"Dope" is the stronger of the pair, because it tells its familiar story in a new context. Malcolm Adekanbi (Shameik Moore) is a black high school senior from a rough area of Southern California, but is determined to got to Harvard. He and his friends Jib (Tony Revolori) and Diggy (Kiersey Clemons) identify themselves as nerds: they get good grades, are obsessed with '90s hip-hop culture, and are regular targets for the neighborhood bullies and drug dealers. However, after Malcolm is roped by a dealer named Dom (A$AP Rocky) into helping woo back his ex-girlfriend Nakia (Zoë Kravitz), the nerds are forced to juggle drugs, girls, guns, viral videos, and way too much trouble.
It's easy to be glib, to describe "Dope" as "Boyz in the Hood" crossed with "Pineapple Express," or as a prequel to last year's "Dear White People." It's absolutely packed with current issues, buzzwords, memes, and other bits of Millennial pop culture, though the main characters are obsessed with the '90s. At times, it comes across as trying to hard to hit too many points at once. However, the characters and their viewpoints feel genuine, and there's a very appealing lightness to the way a lot of the topics are handled. Metal detectors and drug searches at school are played for laughs. Diggy is revealed to be a lesbian, but it's not a big deal. The big themes and big speeches are held back until the very, very end of the film where Malcolm tells us what he's learned in a monologue that feels entirely earned.
On the other hand, "Dope" is pretty chaotic and uneven, with a few too many subplots crammed together, a villain who fell completely flat, and one of the best characters shows up way too late in the movie. Also, some of the old tropes like Malcolm misreading Nakia's intentions get very tedious. The execution felt amateurish as often as it hit the mark, especially in the rocky second act. I'd chalk this up to an inexperienced director, but Rick Famuyiwa has already made several well-regarded films like "The Wood" and "Brown Sugar." He nails the ending well enough that I came away with the film feeling mostly positive about "Dope," but I find it too flawed to recommend wholeheartedly. It's an energetic, ambitious feature that I hope connects to and gives a voice to the right audience, but I don't think I am the right audience.
"Me and Earl and the Dying Girl" is a far more familiar kind of independent feature, with a lot of familiar characters and familiar affectations. Our lead character, Greg (Thomas Mann), is a white high school senior for the Pittsburgh area. He's a self-declared lone wolf who only cultivates superficial connections with others, thereby making himself the most unobjectionable kid in school. He's been long-term associates (Greg doesn't like the word "friend") with a black kid named Earl (Ronald Cyler II), who he makes funny spoofs of classic art films with as a hobby. Then one day, Greg's mother insists that he go and befriend a girl in his year named Rachel (Olivia Cooke), who has just been diagnosed with leukemia. Nick Offerman, Connie Britton, and Molly Shannon play assorted parents.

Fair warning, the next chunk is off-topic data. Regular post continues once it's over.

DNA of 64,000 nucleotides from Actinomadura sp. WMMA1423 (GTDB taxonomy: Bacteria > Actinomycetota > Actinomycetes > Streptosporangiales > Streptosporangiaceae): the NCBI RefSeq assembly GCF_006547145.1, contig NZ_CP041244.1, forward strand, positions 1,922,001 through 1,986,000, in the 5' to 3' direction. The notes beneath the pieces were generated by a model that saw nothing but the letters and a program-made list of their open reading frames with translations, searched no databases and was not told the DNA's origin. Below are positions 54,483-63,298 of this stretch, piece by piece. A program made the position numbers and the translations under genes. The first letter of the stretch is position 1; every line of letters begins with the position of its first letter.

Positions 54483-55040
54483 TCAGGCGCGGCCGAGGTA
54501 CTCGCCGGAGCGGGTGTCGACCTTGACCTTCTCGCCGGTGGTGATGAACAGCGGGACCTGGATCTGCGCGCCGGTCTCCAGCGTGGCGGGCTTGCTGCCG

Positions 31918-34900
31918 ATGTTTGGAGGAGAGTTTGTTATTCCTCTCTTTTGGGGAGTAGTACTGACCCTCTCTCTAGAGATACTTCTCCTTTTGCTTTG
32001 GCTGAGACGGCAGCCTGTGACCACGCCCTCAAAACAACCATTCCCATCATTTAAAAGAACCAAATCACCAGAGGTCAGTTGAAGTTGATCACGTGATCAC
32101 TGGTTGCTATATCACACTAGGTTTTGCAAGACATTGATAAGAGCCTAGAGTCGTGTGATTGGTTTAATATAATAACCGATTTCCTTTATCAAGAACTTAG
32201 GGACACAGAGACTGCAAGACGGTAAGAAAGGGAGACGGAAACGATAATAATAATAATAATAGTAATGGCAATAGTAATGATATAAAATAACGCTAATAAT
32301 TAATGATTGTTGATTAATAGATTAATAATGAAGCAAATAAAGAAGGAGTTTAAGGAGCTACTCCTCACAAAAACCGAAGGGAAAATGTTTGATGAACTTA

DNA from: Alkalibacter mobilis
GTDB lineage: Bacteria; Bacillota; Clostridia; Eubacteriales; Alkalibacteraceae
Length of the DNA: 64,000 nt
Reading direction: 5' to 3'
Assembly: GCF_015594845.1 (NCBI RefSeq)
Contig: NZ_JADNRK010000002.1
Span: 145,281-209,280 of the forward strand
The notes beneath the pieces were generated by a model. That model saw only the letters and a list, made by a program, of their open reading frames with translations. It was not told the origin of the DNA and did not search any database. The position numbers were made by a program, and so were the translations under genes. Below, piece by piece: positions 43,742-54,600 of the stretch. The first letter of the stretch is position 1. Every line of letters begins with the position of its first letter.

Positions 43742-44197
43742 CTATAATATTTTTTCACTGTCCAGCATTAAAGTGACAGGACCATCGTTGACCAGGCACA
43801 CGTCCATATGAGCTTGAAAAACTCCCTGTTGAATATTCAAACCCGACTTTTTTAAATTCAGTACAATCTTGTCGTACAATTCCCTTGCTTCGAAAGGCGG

This one got a very warm reception at Sundance earlier in the year, probably because Greg is a struggling filmmaker and film nerd with impeccable taste. However, I found it awfully similar to a lot of other films about teenage boys of the same age and temperament, and not the better ones. I think whether you're apt to enjoy "Me and Earl and the Dying Girl" really depends on how much you relate to Greg and his woes. Personally, I found him to be the least interesting on the three leads, and Thomas Mann delivers the weakest performance. The film is certainly well made and has some standout sequences, but it loses so much by being so tightly focused on Greg and his particular limited view of the world. Did we really need his glum narration underlining every damn point?
I liked Olivia Cooke, though, and I found the portrayal of Rachel's declining physical state to be sensitive and appropriate. I wish that the movie had been about her and Earl, with Greg left in the background, perhaps. I liked the little references to other films, and was grateful to find that they were fairly minimal to the plot. I even liked the weird little stop-motion cutaways, though they didn't really add up to much. It's hard to really object too strongly to "Me and Earl and the Dying Girl" because it's honest and it's well meaning. The climax sequence is perfectly lovely. But there are an awful lot of other films out there that do nearly everything here a bit better.